The engine on the Southwest Airlines flight was a CFM International 56 turbofan engine. Last year, the FAA issued an Airworthiness Directive (AD) on the CFM56-7B version of the engine, which would have required inspection of the fan blades. The AD was issued following a report of an “in-flight fan blade failure and uncontained forward release of debris on a CFM56-7B turbofan engine.”
Based on the photographs of this engine, it appears that the compressor section of the engine experienced a violent event that caused the entire forward part of the engine to be explosively destroyed.
NTSB Chairman Robert Sumwalt told the media that the agency will be looking into whether the AD affected the CFM engine on the Southwest flight.
CFM has reportedly sent representatives to the scene to assist in the investigation. A former NTSB member told CBS News that a ring around the engine is meant to prevent debris from exploding out, causing more damage to the plane. In this case, that ring failed, which likely contributed to the cabin’s window breaking. If this report proves true it may be a sign of defective aircraft design or manufacturing.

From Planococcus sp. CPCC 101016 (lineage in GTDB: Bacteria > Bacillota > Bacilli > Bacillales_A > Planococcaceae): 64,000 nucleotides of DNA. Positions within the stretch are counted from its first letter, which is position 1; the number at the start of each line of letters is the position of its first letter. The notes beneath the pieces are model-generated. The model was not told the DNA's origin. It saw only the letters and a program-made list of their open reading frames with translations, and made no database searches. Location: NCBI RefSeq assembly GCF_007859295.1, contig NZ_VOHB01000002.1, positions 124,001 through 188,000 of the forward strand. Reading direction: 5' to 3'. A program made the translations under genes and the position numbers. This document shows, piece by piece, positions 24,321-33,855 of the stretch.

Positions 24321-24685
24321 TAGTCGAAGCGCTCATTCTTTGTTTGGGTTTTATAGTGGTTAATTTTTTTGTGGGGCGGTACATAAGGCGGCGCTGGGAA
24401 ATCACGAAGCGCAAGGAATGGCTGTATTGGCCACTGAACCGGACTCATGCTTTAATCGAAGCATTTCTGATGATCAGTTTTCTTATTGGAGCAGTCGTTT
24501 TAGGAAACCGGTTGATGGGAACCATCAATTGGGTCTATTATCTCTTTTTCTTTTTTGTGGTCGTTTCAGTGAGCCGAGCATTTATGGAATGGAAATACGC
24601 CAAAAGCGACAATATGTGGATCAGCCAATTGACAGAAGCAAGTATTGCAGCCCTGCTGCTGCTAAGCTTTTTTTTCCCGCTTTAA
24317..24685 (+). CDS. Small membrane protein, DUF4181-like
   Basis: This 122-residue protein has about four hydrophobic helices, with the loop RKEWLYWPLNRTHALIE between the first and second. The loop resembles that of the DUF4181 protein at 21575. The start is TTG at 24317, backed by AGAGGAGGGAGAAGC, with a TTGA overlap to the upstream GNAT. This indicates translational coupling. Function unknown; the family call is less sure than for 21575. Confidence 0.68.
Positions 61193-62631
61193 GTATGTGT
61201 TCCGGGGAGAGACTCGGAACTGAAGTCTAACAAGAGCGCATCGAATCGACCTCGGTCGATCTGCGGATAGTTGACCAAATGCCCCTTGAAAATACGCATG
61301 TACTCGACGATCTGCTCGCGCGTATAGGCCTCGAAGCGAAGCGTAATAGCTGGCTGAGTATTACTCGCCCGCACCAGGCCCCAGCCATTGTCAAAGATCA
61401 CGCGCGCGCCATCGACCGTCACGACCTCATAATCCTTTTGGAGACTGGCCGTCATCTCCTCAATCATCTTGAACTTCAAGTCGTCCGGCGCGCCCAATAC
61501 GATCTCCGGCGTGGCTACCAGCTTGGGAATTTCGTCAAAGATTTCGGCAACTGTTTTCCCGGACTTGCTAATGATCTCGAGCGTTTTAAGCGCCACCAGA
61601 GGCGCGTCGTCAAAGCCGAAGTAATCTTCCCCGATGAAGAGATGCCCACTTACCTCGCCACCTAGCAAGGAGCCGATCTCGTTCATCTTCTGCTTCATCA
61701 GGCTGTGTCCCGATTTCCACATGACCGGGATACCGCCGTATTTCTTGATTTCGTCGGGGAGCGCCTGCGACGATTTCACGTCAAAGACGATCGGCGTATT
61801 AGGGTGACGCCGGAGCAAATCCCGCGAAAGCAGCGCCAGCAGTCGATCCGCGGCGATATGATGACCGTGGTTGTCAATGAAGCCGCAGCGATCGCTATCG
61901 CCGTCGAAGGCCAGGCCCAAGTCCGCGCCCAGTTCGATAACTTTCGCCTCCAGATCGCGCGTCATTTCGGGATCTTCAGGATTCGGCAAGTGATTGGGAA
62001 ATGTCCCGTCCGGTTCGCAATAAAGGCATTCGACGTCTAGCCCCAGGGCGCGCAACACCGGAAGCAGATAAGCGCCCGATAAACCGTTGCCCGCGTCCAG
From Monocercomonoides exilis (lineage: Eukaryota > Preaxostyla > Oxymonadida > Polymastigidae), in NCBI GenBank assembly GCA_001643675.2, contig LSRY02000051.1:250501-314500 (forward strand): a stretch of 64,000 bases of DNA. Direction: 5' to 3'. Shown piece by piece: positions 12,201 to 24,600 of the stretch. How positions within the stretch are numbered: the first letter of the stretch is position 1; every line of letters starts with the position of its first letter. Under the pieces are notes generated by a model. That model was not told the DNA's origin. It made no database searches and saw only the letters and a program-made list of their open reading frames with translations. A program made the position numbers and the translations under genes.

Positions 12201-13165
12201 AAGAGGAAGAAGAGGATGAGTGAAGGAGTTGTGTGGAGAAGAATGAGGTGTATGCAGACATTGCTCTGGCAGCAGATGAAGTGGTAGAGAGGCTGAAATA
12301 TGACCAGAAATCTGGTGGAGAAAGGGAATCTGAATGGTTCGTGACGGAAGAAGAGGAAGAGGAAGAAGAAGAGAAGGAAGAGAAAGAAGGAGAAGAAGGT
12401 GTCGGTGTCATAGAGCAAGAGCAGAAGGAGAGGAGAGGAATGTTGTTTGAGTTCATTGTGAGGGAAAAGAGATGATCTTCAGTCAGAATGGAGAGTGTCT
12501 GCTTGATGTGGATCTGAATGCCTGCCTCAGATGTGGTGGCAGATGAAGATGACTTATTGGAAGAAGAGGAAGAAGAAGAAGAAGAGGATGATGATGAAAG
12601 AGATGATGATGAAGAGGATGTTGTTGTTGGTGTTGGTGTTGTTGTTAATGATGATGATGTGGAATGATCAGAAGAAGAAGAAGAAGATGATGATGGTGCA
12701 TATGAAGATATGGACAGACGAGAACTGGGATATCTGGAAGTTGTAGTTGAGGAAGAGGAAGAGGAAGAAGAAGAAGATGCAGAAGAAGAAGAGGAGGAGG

Southwest Flight 1380 FAQ
What Was Southwest’s Response to the Flight 1380 Engine Failure?
In the aftermath of the incident, Southwest issued a statement saying it would accelerate a maintenance program already in place to conduct ultrasonic scans of its CFM56-7B engines “out of an abundance of caution.” In the weeks that followed, the FAA issued a rule requiring airlines to inspect fan blades on CFM56-7B engines that had logged more than 20,000 flights.
Who is Southwest’s Engine Manufacturer?
Most of Southwest’s fleet are 737-700’s and 737-800’s, which have engines manufactured by CFM International. CFM is a joint venture between General Electric and Safran Aircraft Engines (France). The CFM56-7B engine first entered commercial service in 1997 and has since racked up more than 350 million hours of combined flight time.
How Many Southwest Planes Have the CFM56-7B Engines?
The CFM56-7B is the engine on all of Southwest Airlines’ Boeing 737-700’s and Boeing 737-800’s. As of this filing in February of 2018, Southwest Airlines had 706 total aircraft in its fleet. Of that total, 512 aircraft were listed as Boeing 737-700’s and 181 were listed as the slightly larger Boeing 737-800’s.